Religion, Ethnicity and Popularity in Indonesia's Provincial Elections

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A close look at how provincial elections are fought in Indonesia suggests that the determinants of success at the local level often have little to do with party affiliation.

In North Sumatra, as in many other socially heterogeneous provinces in the outer islands, religion and ethnicity are far more important. The Muslim Javanese community in the province, for example, is surprisingly large. Consisting of around 27 per cent of the population, it is second only to the native (and predominantly Christian) Batak community. There are also other minority groups, including significant numbers of Malays.

Political contests therefore tend to be battles between rival ethnic and religious coalitions.

In North Sumatra, the Prosperous Justice Party’s (PKS) Mr Gatot Pujo Nugroho was opposed by Indonesian Democratic Party – Struggle (PDI-P) candidate Effendi Simbolon, a Christian whose running mate for deputy governor was a Javanese Muslim. Mr Gatot did not select a Christian as his deputy, but he did make sure that his partner was from a totally different ethnic group from his own.

“The majority of votes won by Mr Gatot didn’t come from PKS voters, but rather because people know he has a Javanese background,” lecturer Faisal Mahrawa of North Sumatra University told the media earlier this month.
A similar ethnic-based coalition-building exercise can be expected later this year in the Maluku gubernatorial elections.

In the more homogeneous provinces on Java, elections are little more than popularity contests.
Mr Hendro Prasetyo of political consultancy Lembaga Survei Indonesia points out that in West Java, where the Sundanese form a majority of the electorate, entertainers were among the strongest contenders in last month’s election.

Incumbent governor Ahmad “Aher” Heryawan teamed up with well-known actor and director Deddy Mizwar, who ran for the position of deputy governor. Apart from the PKS, the two were also supported by the United Development Party.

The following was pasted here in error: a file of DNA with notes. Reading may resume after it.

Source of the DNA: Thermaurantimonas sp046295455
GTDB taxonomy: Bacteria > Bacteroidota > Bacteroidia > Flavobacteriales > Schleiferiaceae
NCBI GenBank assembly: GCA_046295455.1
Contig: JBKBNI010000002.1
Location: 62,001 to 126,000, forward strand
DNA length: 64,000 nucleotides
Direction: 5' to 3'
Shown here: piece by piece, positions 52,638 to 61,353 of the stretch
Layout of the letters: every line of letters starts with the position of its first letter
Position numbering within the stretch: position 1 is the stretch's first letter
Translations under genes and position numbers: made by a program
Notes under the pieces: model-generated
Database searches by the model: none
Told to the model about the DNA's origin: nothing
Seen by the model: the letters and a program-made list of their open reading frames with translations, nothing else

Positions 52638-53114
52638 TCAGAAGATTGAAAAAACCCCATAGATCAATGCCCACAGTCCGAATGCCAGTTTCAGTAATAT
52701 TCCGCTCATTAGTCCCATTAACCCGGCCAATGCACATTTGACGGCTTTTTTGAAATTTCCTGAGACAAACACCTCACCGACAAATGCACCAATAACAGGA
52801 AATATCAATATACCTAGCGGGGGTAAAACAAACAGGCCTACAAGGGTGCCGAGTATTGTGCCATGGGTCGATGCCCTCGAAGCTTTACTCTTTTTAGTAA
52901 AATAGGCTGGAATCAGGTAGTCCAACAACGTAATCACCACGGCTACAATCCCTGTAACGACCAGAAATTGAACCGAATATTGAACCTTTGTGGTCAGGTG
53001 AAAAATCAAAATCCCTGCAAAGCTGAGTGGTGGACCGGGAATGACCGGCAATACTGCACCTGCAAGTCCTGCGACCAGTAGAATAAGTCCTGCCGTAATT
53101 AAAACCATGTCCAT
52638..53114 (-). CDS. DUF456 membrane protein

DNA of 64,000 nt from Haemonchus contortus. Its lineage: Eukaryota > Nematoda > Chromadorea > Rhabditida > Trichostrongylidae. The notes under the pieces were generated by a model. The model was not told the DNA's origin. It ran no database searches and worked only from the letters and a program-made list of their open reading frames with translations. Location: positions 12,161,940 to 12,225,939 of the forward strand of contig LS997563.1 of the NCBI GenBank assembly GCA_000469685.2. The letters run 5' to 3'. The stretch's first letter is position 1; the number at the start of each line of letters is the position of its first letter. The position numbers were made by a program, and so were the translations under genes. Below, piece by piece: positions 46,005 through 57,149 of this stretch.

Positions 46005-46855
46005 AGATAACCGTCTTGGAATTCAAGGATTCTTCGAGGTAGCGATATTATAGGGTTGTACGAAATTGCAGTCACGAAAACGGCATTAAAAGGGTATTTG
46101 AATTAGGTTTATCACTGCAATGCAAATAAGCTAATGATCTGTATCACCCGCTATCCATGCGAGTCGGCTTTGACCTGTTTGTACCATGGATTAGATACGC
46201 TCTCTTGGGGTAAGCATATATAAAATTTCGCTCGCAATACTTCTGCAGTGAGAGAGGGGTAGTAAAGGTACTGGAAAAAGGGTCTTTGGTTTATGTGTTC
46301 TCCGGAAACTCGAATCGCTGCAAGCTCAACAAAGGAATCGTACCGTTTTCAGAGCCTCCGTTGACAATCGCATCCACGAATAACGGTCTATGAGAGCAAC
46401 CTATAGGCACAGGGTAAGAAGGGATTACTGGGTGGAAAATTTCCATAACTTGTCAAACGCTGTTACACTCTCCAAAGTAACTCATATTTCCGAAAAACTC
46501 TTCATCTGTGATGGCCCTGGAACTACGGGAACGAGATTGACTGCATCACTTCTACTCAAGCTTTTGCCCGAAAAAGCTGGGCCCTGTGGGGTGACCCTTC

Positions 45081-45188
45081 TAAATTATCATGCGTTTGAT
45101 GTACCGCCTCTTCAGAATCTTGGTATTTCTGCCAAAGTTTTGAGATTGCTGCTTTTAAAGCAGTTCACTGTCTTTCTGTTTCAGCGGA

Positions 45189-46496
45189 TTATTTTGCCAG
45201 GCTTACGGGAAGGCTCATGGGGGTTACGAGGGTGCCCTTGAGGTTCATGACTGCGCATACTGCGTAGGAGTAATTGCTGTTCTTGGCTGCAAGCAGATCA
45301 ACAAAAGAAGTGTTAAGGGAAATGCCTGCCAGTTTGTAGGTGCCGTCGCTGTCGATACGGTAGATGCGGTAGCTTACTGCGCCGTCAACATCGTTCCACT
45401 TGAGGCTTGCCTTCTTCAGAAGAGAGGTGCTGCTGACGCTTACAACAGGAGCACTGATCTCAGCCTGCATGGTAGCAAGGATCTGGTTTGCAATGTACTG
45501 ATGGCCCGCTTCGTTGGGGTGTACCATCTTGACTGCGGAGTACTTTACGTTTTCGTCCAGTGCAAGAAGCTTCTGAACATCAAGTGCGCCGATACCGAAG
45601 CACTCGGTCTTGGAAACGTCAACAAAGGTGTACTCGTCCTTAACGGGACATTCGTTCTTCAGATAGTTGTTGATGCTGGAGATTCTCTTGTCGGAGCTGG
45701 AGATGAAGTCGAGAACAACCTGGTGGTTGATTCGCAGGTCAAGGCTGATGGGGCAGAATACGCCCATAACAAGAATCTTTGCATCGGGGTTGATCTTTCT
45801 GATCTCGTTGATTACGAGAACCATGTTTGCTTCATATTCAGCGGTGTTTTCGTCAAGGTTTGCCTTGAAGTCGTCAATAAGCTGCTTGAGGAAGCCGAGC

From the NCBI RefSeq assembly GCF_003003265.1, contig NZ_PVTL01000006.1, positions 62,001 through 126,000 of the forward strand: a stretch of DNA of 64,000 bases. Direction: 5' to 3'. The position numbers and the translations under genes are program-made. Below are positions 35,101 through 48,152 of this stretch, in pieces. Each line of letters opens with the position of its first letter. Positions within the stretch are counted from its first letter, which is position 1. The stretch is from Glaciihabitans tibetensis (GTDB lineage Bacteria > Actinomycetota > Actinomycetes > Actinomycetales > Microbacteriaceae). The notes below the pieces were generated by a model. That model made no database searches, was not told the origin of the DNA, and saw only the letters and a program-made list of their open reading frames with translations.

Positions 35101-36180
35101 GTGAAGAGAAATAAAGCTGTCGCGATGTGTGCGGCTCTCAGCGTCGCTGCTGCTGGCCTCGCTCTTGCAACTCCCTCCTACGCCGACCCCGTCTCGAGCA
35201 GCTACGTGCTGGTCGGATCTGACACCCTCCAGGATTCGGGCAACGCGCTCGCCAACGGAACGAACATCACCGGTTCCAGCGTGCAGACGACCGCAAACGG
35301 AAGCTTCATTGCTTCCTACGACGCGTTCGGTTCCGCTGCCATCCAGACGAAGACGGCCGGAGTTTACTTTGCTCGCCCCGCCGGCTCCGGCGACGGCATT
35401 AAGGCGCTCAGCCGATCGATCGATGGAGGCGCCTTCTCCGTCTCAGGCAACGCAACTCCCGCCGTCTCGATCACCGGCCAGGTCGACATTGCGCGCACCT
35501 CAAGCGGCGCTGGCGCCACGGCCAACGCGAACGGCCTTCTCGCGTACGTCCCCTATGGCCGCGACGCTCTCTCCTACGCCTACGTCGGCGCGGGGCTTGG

They were opposed by a team led by incumbent deputy governor Yusuf Macan Effendi. Supported by the moderate Islamist National Mandate Party and the National Awakening Party (PKB), as well as the secular nationalist Democratic Party, Mr Yusuf was a popular TV actor in the 1990s.

Ms Rieke Dyah Pitaloka, another aspirant for governor, was a well-known actress before turning to politics.

In East Java, local politics takes on a slightly different flavour.

This province is the home of the influential Nahdlatul Ulama (NU), a traditionalist Sunni Muslim organisation that focuses on social and educational activities. Although the NU is not formally involved in politics, many of its leaders are. Provincial elections therefore sometimes become contests between rival NU leaders.

As a result of this, parties closely associated with NU, such as the PKB, can face serious internal problems. Currently, the East Java branch of the party supports Ms Khofifah Indar Parawansa, head of NU’s women’s wing, as the organisation’s gubernatorial candidate for the Aug 29 polls. But since Ms Khofifah lost in 2008, the national headquarters has been considering the possibility of supporting another leading figure in NU, such as incumbent vice-governor Saifullah Yusuf.